Amid Conservative Opposition, U.S. Border Patrol Union Backs Senate Immigration Deal

U.S. Border Patrol Union
Credits: Queen City News

In a surprising turn of events, the bipartisan border agreement, criticized by conservatives in Congress for not going far enough, received a crucial endorsement from the National Border Patrol Council, the labor union representing over 18,000 U.S. Border Patrol agents.

This endorsement is particularly noteworthy given the group’s previous endorsement of former President Donald Trump in 2020 and its consistent criticism of President Joe Biden’s border policies.

The National Border Patrol Council expressed its belief that the proposed Border Act of 2024 would reduce illegal border crossings across the nation.

U.S. Border Patrol Union
U.S. Border Patrol Union (Credits: The Hill)

According to the union, the legislation would enable Border Patrol agents to refocus on detecting and apprehending individuals attempting to cross the border illegally and evade capture.

Brandon Judd, the council president, acknowledged that while the Border Act of 2024 might not be perfect, it represents a positive step forward and is an improvement over the existing status quo. Judd emphasized the importance of endorsing the bill and expressed hope for its swift passage.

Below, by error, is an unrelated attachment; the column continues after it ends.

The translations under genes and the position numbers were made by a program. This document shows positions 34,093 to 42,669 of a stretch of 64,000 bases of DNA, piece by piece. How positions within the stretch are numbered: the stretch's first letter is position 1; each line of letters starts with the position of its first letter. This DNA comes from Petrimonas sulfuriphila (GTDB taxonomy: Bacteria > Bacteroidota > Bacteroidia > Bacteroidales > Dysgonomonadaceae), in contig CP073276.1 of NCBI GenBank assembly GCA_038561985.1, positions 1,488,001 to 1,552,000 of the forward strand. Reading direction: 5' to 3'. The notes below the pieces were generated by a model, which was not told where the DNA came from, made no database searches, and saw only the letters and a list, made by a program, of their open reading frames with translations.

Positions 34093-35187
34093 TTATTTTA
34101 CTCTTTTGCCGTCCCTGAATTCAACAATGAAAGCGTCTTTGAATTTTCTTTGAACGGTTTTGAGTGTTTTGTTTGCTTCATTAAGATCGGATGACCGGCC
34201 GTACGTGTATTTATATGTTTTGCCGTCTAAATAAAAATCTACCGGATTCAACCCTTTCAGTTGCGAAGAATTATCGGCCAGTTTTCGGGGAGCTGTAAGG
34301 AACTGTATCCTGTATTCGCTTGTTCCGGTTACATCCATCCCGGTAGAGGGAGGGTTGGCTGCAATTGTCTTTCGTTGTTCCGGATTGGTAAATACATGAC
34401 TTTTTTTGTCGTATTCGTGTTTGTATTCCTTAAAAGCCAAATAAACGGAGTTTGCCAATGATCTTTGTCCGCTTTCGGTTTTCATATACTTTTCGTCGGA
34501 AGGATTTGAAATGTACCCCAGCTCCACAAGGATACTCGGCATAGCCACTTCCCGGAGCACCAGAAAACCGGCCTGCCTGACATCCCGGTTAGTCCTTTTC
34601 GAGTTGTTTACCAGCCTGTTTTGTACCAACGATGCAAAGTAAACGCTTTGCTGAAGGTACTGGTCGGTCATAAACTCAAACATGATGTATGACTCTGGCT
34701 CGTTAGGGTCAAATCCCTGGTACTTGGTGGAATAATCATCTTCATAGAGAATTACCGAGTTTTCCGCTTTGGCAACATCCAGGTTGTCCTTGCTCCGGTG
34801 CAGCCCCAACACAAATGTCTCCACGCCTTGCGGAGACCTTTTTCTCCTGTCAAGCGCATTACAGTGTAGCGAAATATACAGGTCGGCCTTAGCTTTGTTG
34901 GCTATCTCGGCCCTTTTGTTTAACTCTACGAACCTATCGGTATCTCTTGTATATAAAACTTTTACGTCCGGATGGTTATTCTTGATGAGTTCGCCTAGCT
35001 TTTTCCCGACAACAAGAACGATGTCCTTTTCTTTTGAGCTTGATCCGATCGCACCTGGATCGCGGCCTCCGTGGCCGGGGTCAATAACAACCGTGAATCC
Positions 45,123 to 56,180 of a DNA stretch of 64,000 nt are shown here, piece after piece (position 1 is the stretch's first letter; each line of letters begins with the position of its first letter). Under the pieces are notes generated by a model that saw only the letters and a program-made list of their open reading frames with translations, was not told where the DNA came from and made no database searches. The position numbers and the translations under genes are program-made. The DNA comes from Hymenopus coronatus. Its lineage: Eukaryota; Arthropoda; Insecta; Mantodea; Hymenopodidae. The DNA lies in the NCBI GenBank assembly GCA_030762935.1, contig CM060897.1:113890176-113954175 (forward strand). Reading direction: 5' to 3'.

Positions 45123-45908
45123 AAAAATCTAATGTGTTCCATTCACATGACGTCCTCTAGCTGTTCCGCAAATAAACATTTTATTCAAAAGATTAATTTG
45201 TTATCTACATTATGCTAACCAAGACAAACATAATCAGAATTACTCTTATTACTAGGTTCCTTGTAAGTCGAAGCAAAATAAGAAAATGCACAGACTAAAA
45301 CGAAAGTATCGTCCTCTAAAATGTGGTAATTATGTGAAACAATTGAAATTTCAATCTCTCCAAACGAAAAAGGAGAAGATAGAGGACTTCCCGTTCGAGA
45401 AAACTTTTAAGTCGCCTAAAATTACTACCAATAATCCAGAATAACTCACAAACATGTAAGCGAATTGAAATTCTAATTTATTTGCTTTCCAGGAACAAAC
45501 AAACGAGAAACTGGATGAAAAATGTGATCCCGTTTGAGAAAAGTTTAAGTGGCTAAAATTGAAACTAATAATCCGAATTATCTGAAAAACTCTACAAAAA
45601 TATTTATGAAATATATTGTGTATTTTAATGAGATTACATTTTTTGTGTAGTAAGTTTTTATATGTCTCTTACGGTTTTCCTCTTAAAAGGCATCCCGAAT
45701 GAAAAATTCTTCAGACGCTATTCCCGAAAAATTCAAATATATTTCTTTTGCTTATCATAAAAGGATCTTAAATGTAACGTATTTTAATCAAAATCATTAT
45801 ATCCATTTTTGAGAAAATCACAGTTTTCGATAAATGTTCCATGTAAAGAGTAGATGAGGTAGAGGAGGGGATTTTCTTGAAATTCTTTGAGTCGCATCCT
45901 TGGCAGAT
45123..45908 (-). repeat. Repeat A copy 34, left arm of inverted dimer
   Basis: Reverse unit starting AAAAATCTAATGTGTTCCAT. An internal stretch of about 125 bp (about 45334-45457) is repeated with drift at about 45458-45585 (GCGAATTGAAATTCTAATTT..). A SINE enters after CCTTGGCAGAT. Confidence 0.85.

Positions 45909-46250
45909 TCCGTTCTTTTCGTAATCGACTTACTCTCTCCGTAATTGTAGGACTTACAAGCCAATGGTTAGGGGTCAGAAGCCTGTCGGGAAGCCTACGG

This unexpected support comes shortly after Judd participated in a House Republican roundtable titled “The Impact of the Biden Border Crisis,” where he criticized the Biden administration for destabilizing the Southwest Border.

The National Border Patrol Council’s endorsement adds a new dimension to the ongoing debate over the legislation.

The Border Act of 2024 has faced criticism from Republicans, particularly in the House, with House Speaker Mike Johnson and his leadership team dismissing it as a “waste of time” and predicting its failure if it passes the Senate.

Senate Minority Leader Mitch McConnell, on the other hand, commended Sen. James Lankford of Oklahoma, the top GOP negotiator of the bill, and encouraged careful consideration by his colleagues.

Despite this, some Republican senators have declared their unwillingness to support the legislation in its current form, casting doubt on its ability to secure enough votes for passage.

The Senate has scheduled a procedural vote on a $118 billion national security supplemental bill, which incorporates the border legislation, funding for conflicts in Ukraine and the Middle East, and assistance for the Indo-Pacific region. The initial procedural vote on the package is expected to take place on Wednesday.

In response to the National Border Patrol Council’s endorsement, Sen. Kyrsten Sinema of Arizona, an independent who played a role in negotiating the border deal, expressed her appreciation, considering it “great news.”

Sinema emphasized the frontline role of Border Patrol agents in addressing the border crisis and highlighted their valuable insights into fixing the broken immigration system.

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